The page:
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Classic epic poetry in many languages

October 19, 2014

N.B.: In some ways, this post is a follow up to this previous post which lamented the loss of musicality in most modern languages.

Like many people educated in the United States, I have felt at times that my education in poetry was sadly lacking. Identifying the cadence of a work from only seeing the words in print is not a skill I was taught and hence it does not come easily to me if at all. Yet like my wife recently pointed out to me in a conversation about poetry, it is as much about the sound of the words as about what they mean. Without the rhythm and inflection meant to be conveyed, the richness of the language is often lost and in some cases even the meaning of the poetry changes. While I admit that my appreciation of poetry is not exactly robust, I started at some level to get the idea of it in of all things a lecture on Roman history and culture.

In both Classical Greek and Roman cultures, indeed throughout the ancient world and well into the modern era, poetry was by far the most popular form of literature. The bias in literary output and popularity is simply unmistakable.  That makes modern cultures like those of the English speaking world the outliers. Thus, why was poetry so wildly popular and why isn’t it so popular now? In many ways, the assumptions of the question are dimply misleading. For a few reasons, historical, cultural and philological, English and many other modern languages are unusual in making a distinction between poetry and song lyrics. That distinction has allowed for a number of remarkable innovations within music but downplays or even loses altogether the musical qualities of language.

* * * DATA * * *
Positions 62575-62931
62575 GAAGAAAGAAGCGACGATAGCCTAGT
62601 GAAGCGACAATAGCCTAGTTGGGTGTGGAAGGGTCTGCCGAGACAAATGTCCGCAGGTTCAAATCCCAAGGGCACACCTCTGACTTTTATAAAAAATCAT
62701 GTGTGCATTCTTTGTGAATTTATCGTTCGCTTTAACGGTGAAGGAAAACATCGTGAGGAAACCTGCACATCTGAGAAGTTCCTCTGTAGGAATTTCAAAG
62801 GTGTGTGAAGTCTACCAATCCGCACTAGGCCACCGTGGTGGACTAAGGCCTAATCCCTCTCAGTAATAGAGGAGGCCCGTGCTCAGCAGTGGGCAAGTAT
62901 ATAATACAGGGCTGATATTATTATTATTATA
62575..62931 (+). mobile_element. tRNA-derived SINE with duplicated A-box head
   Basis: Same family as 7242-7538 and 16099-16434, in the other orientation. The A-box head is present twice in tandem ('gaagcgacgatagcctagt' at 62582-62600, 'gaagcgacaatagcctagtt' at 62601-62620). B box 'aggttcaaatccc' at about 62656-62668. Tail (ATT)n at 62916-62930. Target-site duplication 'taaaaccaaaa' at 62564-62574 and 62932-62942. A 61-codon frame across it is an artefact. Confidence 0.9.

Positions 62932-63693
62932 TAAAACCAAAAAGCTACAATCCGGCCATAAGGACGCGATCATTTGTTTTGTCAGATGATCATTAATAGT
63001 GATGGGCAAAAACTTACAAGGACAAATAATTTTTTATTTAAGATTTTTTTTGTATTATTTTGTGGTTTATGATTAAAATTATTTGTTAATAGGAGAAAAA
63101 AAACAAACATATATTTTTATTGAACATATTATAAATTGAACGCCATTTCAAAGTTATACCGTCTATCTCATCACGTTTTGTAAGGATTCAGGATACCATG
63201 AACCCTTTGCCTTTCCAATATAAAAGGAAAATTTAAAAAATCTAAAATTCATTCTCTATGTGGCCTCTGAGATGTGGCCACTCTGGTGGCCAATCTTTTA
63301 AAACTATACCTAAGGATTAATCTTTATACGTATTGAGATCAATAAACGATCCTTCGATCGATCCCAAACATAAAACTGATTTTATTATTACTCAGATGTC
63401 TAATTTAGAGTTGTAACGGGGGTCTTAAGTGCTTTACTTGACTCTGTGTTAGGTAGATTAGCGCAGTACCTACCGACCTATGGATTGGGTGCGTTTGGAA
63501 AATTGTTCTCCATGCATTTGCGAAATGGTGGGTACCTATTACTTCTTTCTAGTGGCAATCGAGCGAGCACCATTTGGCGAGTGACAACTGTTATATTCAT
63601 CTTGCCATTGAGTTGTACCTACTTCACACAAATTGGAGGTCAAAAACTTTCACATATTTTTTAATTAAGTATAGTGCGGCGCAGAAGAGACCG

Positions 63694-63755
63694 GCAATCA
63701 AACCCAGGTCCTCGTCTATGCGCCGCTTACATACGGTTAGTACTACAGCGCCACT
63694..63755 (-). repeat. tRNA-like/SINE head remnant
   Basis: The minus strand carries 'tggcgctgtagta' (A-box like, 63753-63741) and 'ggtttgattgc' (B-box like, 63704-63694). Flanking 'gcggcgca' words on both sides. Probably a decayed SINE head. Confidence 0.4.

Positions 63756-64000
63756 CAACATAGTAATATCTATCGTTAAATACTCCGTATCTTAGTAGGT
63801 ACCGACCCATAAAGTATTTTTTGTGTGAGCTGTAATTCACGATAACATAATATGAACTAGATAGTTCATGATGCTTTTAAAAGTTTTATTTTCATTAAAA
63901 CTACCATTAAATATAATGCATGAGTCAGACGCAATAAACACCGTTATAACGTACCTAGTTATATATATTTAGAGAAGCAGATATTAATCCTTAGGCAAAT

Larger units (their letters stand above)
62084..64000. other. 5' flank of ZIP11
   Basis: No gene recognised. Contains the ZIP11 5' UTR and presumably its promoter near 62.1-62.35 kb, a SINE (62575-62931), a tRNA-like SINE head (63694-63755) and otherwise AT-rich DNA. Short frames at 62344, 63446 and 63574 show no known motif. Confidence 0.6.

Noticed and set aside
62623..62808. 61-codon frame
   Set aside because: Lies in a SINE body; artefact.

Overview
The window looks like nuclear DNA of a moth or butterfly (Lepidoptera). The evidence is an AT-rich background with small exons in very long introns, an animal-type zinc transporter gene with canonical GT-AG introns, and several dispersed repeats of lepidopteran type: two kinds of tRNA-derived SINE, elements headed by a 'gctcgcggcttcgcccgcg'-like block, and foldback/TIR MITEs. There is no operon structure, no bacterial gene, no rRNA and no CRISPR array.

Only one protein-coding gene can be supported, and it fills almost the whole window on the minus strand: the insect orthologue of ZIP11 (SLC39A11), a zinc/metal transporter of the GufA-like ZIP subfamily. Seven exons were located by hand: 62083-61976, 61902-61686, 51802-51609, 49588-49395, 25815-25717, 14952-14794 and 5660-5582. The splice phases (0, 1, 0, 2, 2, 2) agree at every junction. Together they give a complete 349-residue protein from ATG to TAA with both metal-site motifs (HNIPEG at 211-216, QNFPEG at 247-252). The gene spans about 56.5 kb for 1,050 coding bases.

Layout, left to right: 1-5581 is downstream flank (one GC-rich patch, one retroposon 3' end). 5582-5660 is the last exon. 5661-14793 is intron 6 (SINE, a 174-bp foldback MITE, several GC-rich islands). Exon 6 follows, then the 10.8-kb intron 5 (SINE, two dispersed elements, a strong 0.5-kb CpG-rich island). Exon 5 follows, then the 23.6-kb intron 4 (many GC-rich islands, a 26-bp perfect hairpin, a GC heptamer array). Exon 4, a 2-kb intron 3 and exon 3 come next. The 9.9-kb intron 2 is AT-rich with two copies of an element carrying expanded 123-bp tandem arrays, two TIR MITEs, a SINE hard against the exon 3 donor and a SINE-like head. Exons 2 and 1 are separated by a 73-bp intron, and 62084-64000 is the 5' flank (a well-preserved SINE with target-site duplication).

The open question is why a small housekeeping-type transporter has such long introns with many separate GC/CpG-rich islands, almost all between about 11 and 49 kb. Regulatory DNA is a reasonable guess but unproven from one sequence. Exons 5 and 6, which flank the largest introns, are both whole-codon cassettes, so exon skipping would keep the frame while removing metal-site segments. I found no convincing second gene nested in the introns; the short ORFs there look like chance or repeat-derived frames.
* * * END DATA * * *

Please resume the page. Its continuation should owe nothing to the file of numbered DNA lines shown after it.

While that may suffice to deal with shorter poetry, it potentially ignores the role of longer especially epic poetry. These works were typically recited by bards, minstrels, troubadours or other traveling performers whose recitations of poetry were viewed as today one might view a popular musician‘s concert given on a tour. Similarly, the works of Shakespeare are written in verse; these plays would have been to an extent sung, much like more modern opera if not necessarily in that style.

A good number of these classic epic poems can be found in the original online. Sadly the people qualified to properly perform them are long dead. While I hope to create a more extensive page for this blog listing far more, here are a few:

The themes of the stories are varied.

From → Reading Matter

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